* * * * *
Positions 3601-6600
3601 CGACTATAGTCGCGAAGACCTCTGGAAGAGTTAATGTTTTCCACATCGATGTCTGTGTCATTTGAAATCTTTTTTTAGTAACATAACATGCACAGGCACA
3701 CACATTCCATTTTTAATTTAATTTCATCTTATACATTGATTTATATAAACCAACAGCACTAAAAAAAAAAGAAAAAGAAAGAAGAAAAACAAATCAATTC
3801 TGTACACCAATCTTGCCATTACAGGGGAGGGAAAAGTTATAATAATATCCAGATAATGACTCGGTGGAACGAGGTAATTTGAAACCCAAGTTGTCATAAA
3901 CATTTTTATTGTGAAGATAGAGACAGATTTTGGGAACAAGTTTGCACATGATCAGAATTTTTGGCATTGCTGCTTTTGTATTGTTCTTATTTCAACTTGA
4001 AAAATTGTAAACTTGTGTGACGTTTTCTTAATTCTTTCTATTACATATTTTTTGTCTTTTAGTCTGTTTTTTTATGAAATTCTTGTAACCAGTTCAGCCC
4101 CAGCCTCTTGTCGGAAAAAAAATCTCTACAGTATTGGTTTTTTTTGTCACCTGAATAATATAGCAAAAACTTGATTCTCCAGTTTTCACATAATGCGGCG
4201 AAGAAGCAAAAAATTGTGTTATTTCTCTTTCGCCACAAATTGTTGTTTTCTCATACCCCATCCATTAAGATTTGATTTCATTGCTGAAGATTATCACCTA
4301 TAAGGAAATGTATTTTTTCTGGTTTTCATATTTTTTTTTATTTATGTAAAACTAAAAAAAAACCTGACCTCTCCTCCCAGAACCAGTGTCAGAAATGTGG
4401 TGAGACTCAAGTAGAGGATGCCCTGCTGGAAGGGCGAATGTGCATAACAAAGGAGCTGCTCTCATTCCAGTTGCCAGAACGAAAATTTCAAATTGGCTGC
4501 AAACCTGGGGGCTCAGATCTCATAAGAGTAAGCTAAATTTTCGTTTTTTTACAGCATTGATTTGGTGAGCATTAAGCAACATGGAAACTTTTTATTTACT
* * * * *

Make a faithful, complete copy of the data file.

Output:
Positions 3601-6600
3601 CGACTATAGTCGCGAAGACCTCTGGAAGAGTTAATGTTTTCCACATCGATGTCTGTGTCATTTGAAATCTTTTTTTAGTAACATAACATGCACAGGCACA
3701 CACATTCCATTTTTAATTTAATTTCATCTTATACATTGATTTATATAAACCAACAGCACTAAAAAAAAAAGAAAAAGAAAGAAGAAAAACAAATCAATTC
3801 TGTACACCAATCTTGCCATTACAGGGGAGGGAAAAGTTATAATAATATCCAGATAATGACTCGGTGGAACGAGGTAATTTGAAACCCAAGTTGTCATAAA
3901 CATTTTTATTGTGAAGATAGAGACAGATTTTGGGAACAAGTTTGCACATGATCAGAATTTTTGGCATTGCTGCTTTTGTATTGTTCTTATTTCAACTTGA
4001 AAAATTGTAAACTTGTGTGACGTTTTCTTAATTCTTTCTATTACATATTTTTTGTCTTTTAGTCTGTTTTTTTATGAAATTCTTGTAACCAGTTCAGCCC
4101 CAGCCTCTTGTCGGAAAAAAAATCTCTACAGTATTGGTTTTTTTTGTCACCTGAATAATATAGCAAAAACTTGATTCTCCAGTTTTCACATAATGCGGCG
4201 AAGAAGCAAAAAATTGTGTTATTTCTCTTTCGCCACAAATTGTTGTTTTCTCATACCCCATCCATTAAGATTTGATTTCATTGCTGAAGATTATCACCTA
4301 TAAGGAAATGTATTTTTTCTGGTTTTCATATTTTTTTTTATTTATGTAAAACTAAAAAAAAACCTGACCTCTCCTCCCAGAACCAGTGTCAGAAATGTGG
4401 TGAGACTCAAGTAGAGGATGCCCTGCTGGAAGGGCGAATGTGCATAACAAAGGAGCTGCTCTCATTCCAGTTGCCAGAACGAAAATTTCAAATTGGCTGC
4501 AAACCTGGGGGCTCAGATCTCATAAGAGTAAGCTAAATTTTCGTTTTTTTACAGCATTGATTTGGTGAGCATTAAGCAACATGGAAACTTTTTATTTACT